As a teenager growing up in the 1980s, Ralph Provisero bombed the streets of Miami with his inventive graffiti art. His natural-born talent took him to the prestigious Parsons School of Design in New York and later to galleries in places as diverse as Los Angeles, Kansas City, and Mexico.
But the 41-year-old Provisero has never forgotten where he grew up, and he has never strayed too far from home.
The local boy's latest effort is a sprawling new installation at the Dorsch Gallery. Titled Traiettorie Architettoniche (Everybody's Got Their Own Arrows), the sculptural work is fashioned from steel beams and tie rods the architectural guts recycled from another Miami gallery, rearranged, and cleaved of their original function.
At first blush, it seems Provisero has launched a V-1 rocket assault on the space.
Massive steel beams pierce the gallery walls and floor like smoke-charred missiles. Their chisel-honed tips and lean, angular fins add the slightest hint of menace to the air.
The work was commissioned as part of the exhibition "Celluloid Drag: Some Space Between Film and Architecture," curated by Terri C. Smith and also featuring a suite of 50 small abstract paintings by Todd McDaniel and a film by Gordon Matta-Clark.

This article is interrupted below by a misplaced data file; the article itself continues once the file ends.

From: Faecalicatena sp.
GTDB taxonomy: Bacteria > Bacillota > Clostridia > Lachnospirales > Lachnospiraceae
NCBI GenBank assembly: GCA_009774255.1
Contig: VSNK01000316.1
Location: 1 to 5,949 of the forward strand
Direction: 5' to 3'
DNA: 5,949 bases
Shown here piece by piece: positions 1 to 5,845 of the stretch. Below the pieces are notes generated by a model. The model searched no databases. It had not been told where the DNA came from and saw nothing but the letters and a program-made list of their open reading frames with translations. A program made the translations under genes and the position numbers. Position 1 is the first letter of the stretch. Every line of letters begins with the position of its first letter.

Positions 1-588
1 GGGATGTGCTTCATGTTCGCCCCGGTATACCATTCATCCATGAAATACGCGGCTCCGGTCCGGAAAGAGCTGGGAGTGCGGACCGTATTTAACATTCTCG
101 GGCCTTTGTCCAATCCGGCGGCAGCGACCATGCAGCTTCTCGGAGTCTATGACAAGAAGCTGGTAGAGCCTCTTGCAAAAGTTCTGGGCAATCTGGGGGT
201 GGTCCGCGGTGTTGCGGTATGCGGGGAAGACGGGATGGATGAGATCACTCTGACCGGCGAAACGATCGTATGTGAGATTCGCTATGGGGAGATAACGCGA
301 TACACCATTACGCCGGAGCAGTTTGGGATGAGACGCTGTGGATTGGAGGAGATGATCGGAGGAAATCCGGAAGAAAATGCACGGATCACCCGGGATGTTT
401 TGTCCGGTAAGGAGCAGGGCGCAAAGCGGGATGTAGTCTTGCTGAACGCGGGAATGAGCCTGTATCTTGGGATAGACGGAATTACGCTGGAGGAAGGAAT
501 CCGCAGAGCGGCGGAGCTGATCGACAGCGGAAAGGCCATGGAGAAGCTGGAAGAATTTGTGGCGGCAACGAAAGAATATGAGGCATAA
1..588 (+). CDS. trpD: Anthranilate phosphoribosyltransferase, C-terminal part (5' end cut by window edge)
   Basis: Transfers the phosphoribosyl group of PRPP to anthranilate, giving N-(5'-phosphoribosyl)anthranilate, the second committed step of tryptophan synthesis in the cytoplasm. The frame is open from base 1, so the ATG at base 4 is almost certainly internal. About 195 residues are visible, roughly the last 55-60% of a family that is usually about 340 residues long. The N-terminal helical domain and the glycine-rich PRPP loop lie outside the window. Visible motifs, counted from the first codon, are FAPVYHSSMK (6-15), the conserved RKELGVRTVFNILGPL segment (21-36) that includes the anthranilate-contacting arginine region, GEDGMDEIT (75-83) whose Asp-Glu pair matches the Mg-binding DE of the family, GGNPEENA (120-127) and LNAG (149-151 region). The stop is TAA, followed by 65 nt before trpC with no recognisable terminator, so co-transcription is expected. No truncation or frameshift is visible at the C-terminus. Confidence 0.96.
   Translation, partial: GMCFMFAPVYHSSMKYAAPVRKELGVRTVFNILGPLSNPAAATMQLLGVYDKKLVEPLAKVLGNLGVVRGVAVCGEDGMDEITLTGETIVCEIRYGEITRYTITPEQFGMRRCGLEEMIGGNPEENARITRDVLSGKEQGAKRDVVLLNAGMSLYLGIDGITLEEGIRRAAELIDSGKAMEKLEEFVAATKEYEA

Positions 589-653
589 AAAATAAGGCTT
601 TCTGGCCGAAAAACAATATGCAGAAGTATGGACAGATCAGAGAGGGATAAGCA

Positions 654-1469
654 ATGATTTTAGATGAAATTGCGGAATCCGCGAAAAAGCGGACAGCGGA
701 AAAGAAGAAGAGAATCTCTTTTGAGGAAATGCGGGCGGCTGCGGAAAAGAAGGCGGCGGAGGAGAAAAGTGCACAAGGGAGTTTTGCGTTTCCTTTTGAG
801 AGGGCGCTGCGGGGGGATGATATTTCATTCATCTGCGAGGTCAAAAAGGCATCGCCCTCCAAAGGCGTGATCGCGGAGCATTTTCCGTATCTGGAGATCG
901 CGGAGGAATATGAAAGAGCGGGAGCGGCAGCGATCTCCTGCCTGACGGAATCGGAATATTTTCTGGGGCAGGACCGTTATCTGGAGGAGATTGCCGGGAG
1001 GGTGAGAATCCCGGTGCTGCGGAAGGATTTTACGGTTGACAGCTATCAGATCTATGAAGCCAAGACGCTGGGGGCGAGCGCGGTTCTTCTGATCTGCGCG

A gallery handout informs the show's title was chosen to reflect dual concerns: first, to reference when projectors malfunction, causing film to drag and "the spaces in between the frames to intermingle/interfere with image and light," and second, to conjure the drag that structures in the environment "impose on wind and light as they are slowed, stretched, or split by physical objects, especially architecture."
To buttress her concept, the curator goes on to quote an essay by film director and theorist Sergei Eisenstein, but it suffices to say this show seeks to mine the flickering shadows between architecture and film.
April 10-18, 2009